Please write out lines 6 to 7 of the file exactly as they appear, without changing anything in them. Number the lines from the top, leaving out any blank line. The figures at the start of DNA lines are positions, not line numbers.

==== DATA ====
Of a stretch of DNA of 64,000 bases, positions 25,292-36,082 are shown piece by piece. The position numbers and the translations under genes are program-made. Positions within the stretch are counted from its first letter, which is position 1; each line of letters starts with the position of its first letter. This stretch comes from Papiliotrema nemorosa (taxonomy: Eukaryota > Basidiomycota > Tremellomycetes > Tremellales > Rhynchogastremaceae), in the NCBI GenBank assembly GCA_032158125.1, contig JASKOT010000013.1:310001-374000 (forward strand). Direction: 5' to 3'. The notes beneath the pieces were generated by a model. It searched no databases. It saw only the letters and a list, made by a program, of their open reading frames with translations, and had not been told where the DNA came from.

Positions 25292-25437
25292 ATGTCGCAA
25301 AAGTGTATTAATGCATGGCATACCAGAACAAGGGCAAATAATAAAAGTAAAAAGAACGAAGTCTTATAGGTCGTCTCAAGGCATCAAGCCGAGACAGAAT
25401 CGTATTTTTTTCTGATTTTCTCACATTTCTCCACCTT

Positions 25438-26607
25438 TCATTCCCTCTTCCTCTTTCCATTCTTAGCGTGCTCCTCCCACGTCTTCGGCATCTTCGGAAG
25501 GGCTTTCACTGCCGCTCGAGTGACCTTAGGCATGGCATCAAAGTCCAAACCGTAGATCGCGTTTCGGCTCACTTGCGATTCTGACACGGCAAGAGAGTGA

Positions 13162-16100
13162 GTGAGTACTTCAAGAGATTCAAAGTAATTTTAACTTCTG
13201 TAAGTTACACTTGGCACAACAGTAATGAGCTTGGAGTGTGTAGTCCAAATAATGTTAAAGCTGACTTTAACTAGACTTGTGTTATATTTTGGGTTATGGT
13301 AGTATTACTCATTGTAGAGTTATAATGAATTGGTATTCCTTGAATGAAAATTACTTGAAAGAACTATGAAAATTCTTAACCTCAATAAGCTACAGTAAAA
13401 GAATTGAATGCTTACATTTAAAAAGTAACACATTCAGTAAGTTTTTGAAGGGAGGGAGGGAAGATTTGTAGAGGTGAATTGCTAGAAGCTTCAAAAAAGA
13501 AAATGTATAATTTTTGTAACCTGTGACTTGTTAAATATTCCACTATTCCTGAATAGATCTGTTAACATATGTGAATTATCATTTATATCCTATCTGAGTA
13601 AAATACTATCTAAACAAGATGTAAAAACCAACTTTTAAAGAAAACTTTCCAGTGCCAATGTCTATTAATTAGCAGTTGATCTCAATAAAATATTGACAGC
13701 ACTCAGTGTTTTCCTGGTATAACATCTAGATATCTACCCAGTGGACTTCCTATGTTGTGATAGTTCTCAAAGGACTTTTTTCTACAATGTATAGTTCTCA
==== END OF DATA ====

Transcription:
Positions 25438-26607
25438 TCATTCCCTCTTCCTCTTTCCATTCTTAGCGTGCTCCTCCCACGTCTTCGGCATCTTCGGAAG